Edward Albee's 'Women' opens at Center Stage

Critic's Choice : Theater

January 13, 2002|By J. Wynn Rousuck

In 1994, when Three Tall Women won Edward Albee his third Pulitzer Prize, it was hailed as the return of a playwright whose work had become relatively inaccessible to mainstream audiences. Based on his adoptive mother, Three Tall Women focuses on a domineering 92-year-old dowager, her 52-year-old caretaker and a young lawyer. But when an unexpected connection is revealed among these three women, Albee's play turns out to be far less conventional than it first appears.

Center Stage's production, which opens Wednesday, will be the first Albee play the theater has produced since 1974's Who's Afraid of Virginia Woolf?, during whose run the North Avenue theater burned to the ground. One can only hope that Three Tall Women -- which stars Scotty Bloch, Patricia Hodges and Anne Louise Zachry, under Tim Vasen's direction -- will keep its incendiary qualities on the metaphorical level.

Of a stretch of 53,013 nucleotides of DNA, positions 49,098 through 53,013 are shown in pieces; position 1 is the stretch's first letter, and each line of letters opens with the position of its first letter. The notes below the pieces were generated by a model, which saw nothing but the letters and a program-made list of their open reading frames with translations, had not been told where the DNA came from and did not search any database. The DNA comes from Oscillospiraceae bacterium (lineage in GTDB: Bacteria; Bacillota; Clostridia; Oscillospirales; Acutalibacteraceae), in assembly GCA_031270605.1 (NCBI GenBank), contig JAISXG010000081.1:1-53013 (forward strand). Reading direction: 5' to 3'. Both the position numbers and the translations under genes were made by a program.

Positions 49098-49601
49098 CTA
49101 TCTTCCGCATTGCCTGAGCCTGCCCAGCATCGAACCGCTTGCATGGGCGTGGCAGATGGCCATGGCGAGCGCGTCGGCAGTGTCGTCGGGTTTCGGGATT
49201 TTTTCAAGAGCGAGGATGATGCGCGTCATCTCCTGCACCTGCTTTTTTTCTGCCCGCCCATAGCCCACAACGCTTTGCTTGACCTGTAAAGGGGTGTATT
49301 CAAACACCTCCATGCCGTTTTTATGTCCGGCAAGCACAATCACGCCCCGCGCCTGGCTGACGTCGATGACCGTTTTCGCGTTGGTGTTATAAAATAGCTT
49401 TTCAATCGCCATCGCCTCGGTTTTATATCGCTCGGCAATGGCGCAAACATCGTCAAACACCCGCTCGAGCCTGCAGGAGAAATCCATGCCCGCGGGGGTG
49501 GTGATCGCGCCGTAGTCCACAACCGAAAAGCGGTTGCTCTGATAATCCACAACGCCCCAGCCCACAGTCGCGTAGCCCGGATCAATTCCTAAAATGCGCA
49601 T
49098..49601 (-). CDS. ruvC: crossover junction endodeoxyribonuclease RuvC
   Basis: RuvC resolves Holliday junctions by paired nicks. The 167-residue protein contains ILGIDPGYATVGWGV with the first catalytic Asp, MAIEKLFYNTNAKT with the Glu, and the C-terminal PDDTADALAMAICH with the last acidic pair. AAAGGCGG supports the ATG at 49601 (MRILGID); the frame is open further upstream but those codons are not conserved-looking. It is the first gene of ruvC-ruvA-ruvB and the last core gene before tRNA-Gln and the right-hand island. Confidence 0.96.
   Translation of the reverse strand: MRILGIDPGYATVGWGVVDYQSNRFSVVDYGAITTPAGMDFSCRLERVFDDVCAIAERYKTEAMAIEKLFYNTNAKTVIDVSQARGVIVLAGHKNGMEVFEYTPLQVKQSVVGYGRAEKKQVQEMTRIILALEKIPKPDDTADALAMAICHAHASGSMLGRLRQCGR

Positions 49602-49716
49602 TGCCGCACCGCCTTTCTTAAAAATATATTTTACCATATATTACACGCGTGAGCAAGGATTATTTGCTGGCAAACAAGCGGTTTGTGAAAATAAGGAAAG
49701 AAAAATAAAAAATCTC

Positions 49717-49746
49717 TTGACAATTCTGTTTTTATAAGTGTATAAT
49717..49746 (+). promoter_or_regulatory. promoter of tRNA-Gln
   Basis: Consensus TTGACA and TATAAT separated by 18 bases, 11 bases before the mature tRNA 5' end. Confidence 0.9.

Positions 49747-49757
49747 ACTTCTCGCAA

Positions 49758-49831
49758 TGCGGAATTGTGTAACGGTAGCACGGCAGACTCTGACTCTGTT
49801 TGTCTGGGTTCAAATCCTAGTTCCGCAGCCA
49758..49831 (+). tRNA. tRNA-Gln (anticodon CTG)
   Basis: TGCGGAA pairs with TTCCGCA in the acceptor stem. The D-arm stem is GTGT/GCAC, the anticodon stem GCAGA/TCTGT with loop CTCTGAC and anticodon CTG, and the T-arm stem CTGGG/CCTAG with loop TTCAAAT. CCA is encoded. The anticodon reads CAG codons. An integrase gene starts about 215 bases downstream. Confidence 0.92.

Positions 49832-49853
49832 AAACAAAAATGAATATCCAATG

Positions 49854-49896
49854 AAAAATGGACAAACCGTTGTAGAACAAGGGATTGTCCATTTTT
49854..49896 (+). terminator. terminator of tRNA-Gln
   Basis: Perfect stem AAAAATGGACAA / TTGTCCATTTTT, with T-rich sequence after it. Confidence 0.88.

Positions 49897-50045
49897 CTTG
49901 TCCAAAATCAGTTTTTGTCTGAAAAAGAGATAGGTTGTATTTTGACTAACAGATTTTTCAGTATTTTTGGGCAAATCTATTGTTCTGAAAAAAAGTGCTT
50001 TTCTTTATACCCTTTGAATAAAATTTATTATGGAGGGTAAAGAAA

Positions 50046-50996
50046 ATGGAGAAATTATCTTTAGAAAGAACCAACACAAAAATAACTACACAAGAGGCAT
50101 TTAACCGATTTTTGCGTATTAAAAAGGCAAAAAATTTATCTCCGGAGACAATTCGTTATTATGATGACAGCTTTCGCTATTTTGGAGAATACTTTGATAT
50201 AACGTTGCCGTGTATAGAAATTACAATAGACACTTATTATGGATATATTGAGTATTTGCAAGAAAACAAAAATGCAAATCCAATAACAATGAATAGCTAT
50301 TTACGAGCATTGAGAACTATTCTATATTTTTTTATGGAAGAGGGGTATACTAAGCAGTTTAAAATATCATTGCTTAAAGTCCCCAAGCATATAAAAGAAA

Meanwhile, Albee is once again a highly visible presence on the New York theater scene. Last season's The Play About the Baby showed up on 10-best as well as 10-worst year-end lists, and the playwright has two new works opening in New York a week apart -- Occupant opens off-Broadway Feb. 24 and the enigmatically titled The Goat, or Who is Sylvia? opens on Broadway March 3.

Three Tall Women, currently in previews, runs through Feb. 10 at Center Stage, 700 N. Calvert St. Tickets are $10-$48. Call 410-332-0033.

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